When LeBron limps, critics spring

James' peers are not contemporaries but rather ghosts, so people compare him not to Parker and Durant and Duncan but to Michael Jordan. And it is probably worth noting today, despite our revisionist blindness, that we did this to Jordan once, too, saying he was a ball-hogging chucker who couldn't win the big one until, you know, he did ... at which point we soon turned him into a myth no one is allowed to approach without genuflecting. That was pre-social media, so there was more restraint and less bile than today, when James is covered like a modern-day Roger Maris chasing the legend of Micky Mantle, and with an undercurrent of the hostility we gave Muhammad Ali in a more racist and war-torn America. Those are the only two athletes who have ever known this kind of noise, and one of them is dead, and the other one is no longer able to speak about it.

Two championships and two gold medals have never bought an American sports hero less. James knows it, too, which is why he at once revealed to Michael Wilbon last week that he is the easiest piñata in sports and that he doesn't much care. Four years he has lived here. Four years. In a noisy world that has strengthened even the Bosh America loves to mock for his fragility. Maybe none of this matters. Maybe this is all mythologizing gibberish about nonsense intangibles. Maybe Duncan is even more immune after all these years, and his team hits a bunch of 3-pointers, and Miami spends another offseason surrounded by laughter and mocking. But, win or lose, this is something worth considering for those who love to hate and howl:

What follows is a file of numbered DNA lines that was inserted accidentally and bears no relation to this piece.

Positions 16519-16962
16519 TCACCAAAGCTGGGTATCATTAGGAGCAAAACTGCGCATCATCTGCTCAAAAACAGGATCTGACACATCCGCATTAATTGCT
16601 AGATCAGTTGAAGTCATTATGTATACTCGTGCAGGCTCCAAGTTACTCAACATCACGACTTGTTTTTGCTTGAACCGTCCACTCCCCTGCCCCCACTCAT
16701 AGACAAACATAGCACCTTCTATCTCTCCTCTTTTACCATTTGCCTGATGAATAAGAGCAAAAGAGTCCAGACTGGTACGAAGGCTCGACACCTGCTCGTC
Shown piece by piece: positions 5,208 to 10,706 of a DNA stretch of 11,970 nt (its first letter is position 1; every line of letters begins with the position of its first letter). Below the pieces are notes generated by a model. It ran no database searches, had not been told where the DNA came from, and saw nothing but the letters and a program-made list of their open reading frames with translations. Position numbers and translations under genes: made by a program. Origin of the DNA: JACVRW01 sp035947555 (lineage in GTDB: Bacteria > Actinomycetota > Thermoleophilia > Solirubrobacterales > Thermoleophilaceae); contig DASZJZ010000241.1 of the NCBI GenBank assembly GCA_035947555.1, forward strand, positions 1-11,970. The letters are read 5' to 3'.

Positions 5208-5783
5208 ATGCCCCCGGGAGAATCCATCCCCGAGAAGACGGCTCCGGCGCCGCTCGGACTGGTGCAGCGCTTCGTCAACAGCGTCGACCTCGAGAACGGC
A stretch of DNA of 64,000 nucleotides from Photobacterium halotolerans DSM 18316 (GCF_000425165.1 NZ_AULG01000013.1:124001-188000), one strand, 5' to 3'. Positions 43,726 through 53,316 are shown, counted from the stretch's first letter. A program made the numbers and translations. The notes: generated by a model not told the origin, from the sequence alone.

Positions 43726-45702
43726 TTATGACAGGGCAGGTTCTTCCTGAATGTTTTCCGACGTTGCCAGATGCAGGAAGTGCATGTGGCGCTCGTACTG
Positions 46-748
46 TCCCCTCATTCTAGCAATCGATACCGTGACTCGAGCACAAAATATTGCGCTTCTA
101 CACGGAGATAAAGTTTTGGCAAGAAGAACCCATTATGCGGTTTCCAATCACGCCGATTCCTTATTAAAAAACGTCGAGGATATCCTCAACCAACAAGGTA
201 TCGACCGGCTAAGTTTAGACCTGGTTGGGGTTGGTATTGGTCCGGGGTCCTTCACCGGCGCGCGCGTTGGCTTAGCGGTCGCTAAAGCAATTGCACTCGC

For four years now, James has been building these relationships in Miami, through failure and success, through unholy noise and through blessed quiet. He looks to his left, and he looks to his right in that locker room, and those are the only people who have endured and shared and understood the weight of this with him as the noise outside that room has lapped against their locker-room cocoon like ocean waves coming to shore. "Us against the world" can be an athletic cliché, but it is very real thing in the Heat's locker room, and his teammates have been the closest to him in more ways than one. When this is over this season, however it ends, the world's best basketball player will have a choice.

He can go out into the noise and find new men with whom to fight it.

Or he can stay with the ones with whom he has already conquered it.

This story also appears in the Miami Herald

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